During this time of COVID-19, she has also trained seven new Reiki Practitioners. She’s especially proud that they include her daughter and her sixteen-year-old twin grandsons.
Val doesn’t need to work. But she believes strongly in this particular work. So, in her mid-70s, as one of the boomers reinventing retirement, Val is building a business. The revenue she brings in is in addition to her other retirement income.
But most importantly, she just loves helping people. “I have an opportunity to help people who need it most. It’s a way of giving back. Plus I get to stay connected.”
Still on her journey to acceptance
Looking back over her life so far, Val can see exactly how her path led her to where she is today. It certainly wasn’t a straight line! And it didn’t happen quickly. But, it’s hers to own and to accept.
Thinking back to the early years in her 20’s and 30’s she’s come to understand that it wasn’t easy to find a good job while raising children.
Her first marriage didn’t last, but she’s been happily married to her current husband for almost 25 years now. They met at age 50 when each was pursing an education. While she was at Wellesley college, he was studying at Harvard. The pursuit of higher education is a driving force for this couple.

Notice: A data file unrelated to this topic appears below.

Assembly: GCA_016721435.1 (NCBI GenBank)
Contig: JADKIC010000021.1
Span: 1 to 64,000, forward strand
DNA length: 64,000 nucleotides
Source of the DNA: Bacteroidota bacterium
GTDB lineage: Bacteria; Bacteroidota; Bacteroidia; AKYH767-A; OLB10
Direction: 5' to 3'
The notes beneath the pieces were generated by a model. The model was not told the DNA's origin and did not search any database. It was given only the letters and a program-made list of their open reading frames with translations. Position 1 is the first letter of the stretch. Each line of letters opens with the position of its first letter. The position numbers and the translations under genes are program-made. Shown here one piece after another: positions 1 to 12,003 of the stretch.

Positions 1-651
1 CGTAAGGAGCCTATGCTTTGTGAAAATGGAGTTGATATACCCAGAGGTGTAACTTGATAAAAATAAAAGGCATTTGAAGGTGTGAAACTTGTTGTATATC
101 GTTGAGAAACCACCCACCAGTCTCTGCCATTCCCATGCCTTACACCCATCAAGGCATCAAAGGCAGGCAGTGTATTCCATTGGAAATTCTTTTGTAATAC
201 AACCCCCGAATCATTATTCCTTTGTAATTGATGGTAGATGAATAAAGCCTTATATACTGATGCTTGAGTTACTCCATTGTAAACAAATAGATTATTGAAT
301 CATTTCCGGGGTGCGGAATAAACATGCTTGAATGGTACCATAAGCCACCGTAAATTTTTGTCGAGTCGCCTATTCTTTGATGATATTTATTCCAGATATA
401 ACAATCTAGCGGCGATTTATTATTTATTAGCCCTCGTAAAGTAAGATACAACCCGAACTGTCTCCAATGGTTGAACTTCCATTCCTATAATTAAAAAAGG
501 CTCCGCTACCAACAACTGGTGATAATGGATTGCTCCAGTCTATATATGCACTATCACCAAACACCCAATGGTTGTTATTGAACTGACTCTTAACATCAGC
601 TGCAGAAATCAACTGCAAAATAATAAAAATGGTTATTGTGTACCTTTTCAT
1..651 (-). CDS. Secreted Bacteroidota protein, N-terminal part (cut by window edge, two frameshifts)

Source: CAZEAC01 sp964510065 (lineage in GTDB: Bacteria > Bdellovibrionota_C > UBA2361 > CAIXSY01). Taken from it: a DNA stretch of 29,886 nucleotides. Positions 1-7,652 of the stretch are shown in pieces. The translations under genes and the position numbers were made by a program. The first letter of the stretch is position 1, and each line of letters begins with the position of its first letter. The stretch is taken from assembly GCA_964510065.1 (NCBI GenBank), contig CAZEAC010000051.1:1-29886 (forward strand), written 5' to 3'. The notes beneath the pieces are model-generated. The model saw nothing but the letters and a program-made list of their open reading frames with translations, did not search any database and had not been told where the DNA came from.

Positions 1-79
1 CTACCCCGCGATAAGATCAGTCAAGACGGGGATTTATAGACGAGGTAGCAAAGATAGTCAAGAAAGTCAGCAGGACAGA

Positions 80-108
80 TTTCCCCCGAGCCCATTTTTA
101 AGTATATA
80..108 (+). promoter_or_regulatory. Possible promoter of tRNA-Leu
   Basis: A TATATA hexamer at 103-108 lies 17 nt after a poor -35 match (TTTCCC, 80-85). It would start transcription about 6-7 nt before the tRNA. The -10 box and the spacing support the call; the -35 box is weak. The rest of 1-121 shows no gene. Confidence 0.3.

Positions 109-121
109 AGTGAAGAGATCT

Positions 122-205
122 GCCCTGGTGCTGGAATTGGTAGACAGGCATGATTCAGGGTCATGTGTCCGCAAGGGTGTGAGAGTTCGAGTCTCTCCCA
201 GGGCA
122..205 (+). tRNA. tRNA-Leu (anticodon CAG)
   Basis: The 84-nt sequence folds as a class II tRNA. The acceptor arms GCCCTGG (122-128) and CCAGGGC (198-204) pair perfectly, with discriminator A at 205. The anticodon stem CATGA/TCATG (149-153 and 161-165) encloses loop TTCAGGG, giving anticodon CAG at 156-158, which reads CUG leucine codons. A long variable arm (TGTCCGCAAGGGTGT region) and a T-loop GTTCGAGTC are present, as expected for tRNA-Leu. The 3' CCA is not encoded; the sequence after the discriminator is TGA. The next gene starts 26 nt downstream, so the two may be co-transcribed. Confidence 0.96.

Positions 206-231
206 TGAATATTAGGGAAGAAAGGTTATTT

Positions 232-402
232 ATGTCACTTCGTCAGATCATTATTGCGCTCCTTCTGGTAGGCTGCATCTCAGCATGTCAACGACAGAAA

And, Val’s journey through various jobs has provided valuable insight into business. Most importantly, her close ties to her church are incredibly important to her.
Looking forward and watching boomers reinventing retirement
Like many of us, Val often wondered if there was something more she should be doing. It wasn’t always easy treading on the outskirts of her real passion. But sometimes, it takes a few decades to get to where you’re supposed to be. And, a clear vision of what you don’t want to do. And, watching what others are doing so you continually get new ideas.
Val says that some day she may learn how to knit because her sisters do work that she really admires. “But I don’t need to try to ‘outdo’ them.”
And, she is delighted to have found a way to incorporate all the parts of her journey into her reinvented retirement.
Val is open to more studies of ancient medicines. She’s highly in tune with various cultures and beliefs. And, she’ll continually look for ways to help real people. So many need help dealing with the challenges that dog all of us in today’s world.
There’s no stopping this baby boomer! Val is as delightful and joyful a person as you’ll meet. She’s making important contributions to the individuals she’s helping every day.
It’s inspiring to hear Val talk about her future. I hope she knows she’s a super-star in her own right. She’s blazing a trail for all of us younger boomers to follow. And, probably most important, she’s already helped open doors for her own daughter and her grandchildren.
Have you found your passion or is it still in development? Here’s to wishing you a successful journey into your retirement years. May they be as fulfilling as Val’s.
For more examples of Boomers reinventing retirement, you might enjoy these posts:
And, to read what’s happening with Reiki success in Boston’s Brigham and Women’s hospital system, check out this information.